Inscription for a Fountain on a Heath
A Tombless Epitaph
To a Gentleman [William Wordsworth]
Poetical Works (1828, 1829, 1834)
Poetical Works (1828). Prose in Rhyme: or, Epigrams, Moralities, and Things Without a Name
Phantom or Fact? A Dialogue in Verse
Work Without Hope
A Day Dream
Lines Suggested by the Last Words of Berengarius
Constancy to an Ideal Object
Prefatory Note to The Wanderings of Cain
The Wanderings of Cain
Poetical Works (1829)
The Garden of Boccaccio
Poetical Works (1834). Miscellaneous Poems
Phantom
Youth and Age
Love's Apparition and Evanishment
A Character
--E coelo descendit [characters not reproducible]--Juvenal
Epitaph
Uncollected Poetry
[Apologia pro vita sua]
The Day Dream
[Metrical Experiments, 1805]
A Thought Suggested by a View of Saddleback
[Notebook Fragment, 1806]
[Notebook Fragment, 1807]
[Notebook Fragment, 1810]
[Notebook Fragments, 1811]
From a Moral and Political Lecture (1795)
Conciones ad Populum. or Addresses to the People (1795)
From On the Present War
Lectures on Revealed Religion (1795)
from Lecture 2
from Lecture 5
from Lecture 6
0rom the Plot Discovered; or an Address to the People, Against Ministerial Treason (1795)
The Watchman (1796)
Prospectus
Modern Patriotism
On the Slave Trade
Once a Jacobin Always a Jacobin (1802)
Lectures on Literature (1811-12, 1818)
[On Romeo and Juliet]
[On Ancient and Modern Drama and The Tempest]
[On Hamlet]
[On Dramatic Illusion]
Essays on the Principles of Genial Criticism (1814)
from Essay 2
from Essay 3
Lay Sermons (1816-17)
From The Statesman's Manual; or The Bible the Best Guide to Political Skill and Foresight
From Appendix C of The Statesman's Manual
From A Lay Sermon ("Blessed are ye that sow beside all Waters!")
Biographia Literaria; or Biographical Sketches of my Literary Life and Opinions (1817)
From Volume 1
Chapter 1
From Chapter 2
From Chapter 3
Chapter 4
From Chapter 5
From Chapter 6
From Chapter 7
From Chapter 8
From Chapter 9
From Chapter 10
From Chapter 11
From Chapter 12
Chapter 13
From Volume 2
Chapter 14
From Chapter 17
From Chapter 18
From Chapter 19
From Chapter 20
From Chapter 22
From Chapter 24
The Friend (1818)
[Reason and Understanding]
From Essays on the Principles of Method
Aids to Reflection (1825)
from Preface
from Moral and Religious Aphorisms
from Aphorisms on Spiritual Religion
On the Constitution of the Church and State (1830)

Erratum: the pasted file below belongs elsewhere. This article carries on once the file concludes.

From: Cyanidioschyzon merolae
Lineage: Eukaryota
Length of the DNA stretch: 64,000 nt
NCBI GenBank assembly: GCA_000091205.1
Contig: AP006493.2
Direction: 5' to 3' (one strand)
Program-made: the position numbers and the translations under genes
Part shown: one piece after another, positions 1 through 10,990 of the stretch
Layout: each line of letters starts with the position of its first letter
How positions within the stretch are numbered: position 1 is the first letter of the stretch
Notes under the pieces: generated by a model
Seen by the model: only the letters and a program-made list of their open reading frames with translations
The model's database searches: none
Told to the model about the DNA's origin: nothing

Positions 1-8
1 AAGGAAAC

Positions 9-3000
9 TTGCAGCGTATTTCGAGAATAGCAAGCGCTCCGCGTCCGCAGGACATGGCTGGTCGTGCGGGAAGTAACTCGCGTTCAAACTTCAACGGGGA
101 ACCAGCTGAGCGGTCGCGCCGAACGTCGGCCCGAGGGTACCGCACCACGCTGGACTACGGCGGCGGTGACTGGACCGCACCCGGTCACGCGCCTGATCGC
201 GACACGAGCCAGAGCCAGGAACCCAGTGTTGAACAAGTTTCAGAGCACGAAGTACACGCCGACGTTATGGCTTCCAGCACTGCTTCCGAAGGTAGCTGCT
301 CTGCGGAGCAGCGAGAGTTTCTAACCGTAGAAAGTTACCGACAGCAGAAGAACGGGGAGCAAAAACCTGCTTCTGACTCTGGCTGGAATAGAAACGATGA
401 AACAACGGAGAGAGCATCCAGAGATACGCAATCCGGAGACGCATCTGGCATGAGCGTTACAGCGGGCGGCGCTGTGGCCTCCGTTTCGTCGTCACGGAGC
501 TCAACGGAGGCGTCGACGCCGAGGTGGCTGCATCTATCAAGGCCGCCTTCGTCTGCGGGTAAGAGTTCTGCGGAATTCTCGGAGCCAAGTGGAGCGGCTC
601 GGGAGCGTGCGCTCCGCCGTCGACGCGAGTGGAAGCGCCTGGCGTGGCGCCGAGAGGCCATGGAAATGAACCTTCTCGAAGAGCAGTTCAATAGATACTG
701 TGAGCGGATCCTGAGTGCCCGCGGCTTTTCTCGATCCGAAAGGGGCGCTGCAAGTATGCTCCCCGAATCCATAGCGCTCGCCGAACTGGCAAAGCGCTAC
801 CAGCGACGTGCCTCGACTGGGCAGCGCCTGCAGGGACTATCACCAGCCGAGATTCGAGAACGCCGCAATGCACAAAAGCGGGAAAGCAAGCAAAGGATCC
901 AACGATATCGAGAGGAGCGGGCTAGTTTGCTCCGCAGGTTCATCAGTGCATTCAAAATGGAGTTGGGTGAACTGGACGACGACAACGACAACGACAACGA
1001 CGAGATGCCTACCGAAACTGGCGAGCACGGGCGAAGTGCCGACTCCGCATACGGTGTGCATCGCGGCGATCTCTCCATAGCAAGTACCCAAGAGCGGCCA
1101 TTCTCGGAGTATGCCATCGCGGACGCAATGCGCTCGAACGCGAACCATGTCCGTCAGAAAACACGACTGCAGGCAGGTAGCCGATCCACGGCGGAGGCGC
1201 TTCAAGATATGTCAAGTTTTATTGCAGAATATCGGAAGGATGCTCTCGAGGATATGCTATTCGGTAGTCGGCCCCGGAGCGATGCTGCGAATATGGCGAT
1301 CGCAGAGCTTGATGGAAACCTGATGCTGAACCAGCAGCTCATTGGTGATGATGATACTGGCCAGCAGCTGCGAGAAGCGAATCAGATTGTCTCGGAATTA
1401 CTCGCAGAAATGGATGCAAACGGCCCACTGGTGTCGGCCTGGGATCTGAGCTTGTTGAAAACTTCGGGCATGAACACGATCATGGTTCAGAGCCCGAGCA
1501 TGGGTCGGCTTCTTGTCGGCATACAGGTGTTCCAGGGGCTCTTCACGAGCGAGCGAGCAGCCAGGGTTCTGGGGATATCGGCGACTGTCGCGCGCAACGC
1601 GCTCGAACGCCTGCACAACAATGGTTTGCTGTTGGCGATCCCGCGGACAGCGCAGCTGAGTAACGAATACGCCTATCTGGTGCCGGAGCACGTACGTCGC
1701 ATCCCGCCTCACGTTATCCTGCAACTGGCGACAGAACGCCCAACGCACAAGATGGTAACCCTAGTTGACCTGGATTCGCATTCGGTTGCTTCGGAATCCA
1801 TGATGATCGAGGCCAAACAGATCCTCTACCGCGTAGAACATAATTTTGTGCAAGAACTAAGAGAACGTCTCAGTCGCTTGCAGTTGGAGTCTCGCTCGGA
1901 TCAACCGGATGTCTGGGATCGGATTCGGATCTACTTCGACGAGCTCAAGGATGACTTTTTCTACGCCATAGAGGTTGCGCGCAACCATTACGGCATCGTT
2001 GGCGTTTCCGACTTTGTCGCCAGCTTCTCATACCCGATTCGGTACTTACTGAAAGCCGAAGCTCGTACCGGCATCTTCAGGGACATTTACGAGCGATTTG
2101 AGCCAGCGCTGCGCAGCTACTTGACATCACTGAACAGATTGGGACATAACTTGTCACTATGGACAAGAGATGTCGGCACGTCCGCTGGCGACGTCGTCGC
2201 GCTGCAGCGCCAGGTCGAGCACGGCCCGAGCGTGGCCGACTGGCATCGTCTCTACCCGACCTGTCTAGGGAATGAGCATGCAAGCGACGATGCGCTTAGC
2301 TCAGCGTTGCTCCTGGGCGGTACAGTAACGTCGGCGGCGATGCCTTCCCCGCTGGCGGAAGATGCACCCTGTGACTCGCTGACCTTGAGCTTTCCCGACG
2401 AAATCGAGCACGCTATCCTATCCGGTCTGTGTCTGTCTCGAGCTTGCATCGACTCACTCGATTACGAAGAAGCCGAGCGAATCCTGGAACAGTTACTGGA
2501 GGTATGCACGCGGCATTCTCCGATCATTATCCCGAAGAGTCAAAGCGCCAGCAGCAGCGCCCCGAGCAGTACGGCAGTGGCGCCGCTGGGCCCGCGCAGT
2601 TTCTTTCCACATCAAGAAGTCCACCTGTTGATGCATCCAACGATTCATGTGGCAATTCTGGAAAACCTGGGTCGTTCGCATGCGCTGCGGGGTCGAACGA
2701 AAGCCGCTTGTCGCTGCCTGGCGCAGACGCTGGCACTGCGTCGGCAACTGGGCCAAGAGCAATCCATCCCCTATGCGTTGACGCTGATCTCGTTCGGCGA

From Chapter 2
Chapter 5
Miscellaneous Prose
Androgynous Minds
The Bible
Death
Dreams and Sleep
Education
Evil
Feelings
The French Revolution
John Keats
Language
Life
Love, Lust, and Friendship
Madness
Nature
Opium
Pantheism
Parliamentary Reform
Philosophy
Platonists and Aristotelians
Poetry
Prayer
Religion
Self-Analysis
Symbol
Women
William Wordsworth
The Letters (1796-1820)
To John Thelwall (November 19, 1796)
To Thomas Poole (February 6, 1797)
To Thomas Poole (March 1797)
To Joseph Cottle (April 1797)
To Thomas Poole (October 9, 1797)
To Thomas Poole (October 16, 1797)
To Thomas Poole (February 19, 1798)
To George Coleridge (c. March 10, 1798)
To Thomas Poole (March 16, 1801)
To Thomas Poole (March 23, 1801)
To William Sotheby (September 10, 1802)
To Sara Coleridge (November 23, 1802)
To Thomas Wedgwood (September 16, 1803)
To Thomas Poole (October 14, 1803)
To J. J. Morgan (May 14, 1814)
To J. J. Morgan (May 15, 1814)
To Thomas Allsop (March 30, 1820)
Criticism
Nineteenth Century: Britain
The Prelude (1805), book 6, lines 249-331
from Christ's Hospital Five and Thirty Years Ago
from Letters
from [The Album of a London Bookseller]
from Lectures on the English Poets
from The Spirit of the Age
from The Life and Correspondence of Charles Mathews the Elder, Comedian
from Samuel Taylor Coleridge
from Autobiography
from The Life of John Sterling
from Coleridge
Fineteenth Century: United States
from Letters
from Journals and Miscellaneous Notebooks
from First Visit to England
from Letter to B--
from a Review of Letters, Conversations and Recollections
from Art, Literature and the Drama
Twentieth Century
0rom A Poem of Pure Imagination: An Experiment in Reading
from Structure and Style in the Greater Romantic Lyric
Coleridge and the Deluded Reader: "The Rime of the Ancient Mariner"
From "Christabel": The Wandering Mother and the Enigma of Form
From Wordsworth and Coleridge: The Radical Years
Coleridge on Shakespeare: Method Amid the Rhetoric
from The Biographia Literaria and the Contentions of English Romanticism
[Coleridge's Theory of the Imagination]
from The Idea of the Clerisy: Samuel Taylor Coleridge
Biographical Register
Glossary
Coleridge: A Chronology
Selected Bibliography
Index of Poem Titles and First Lines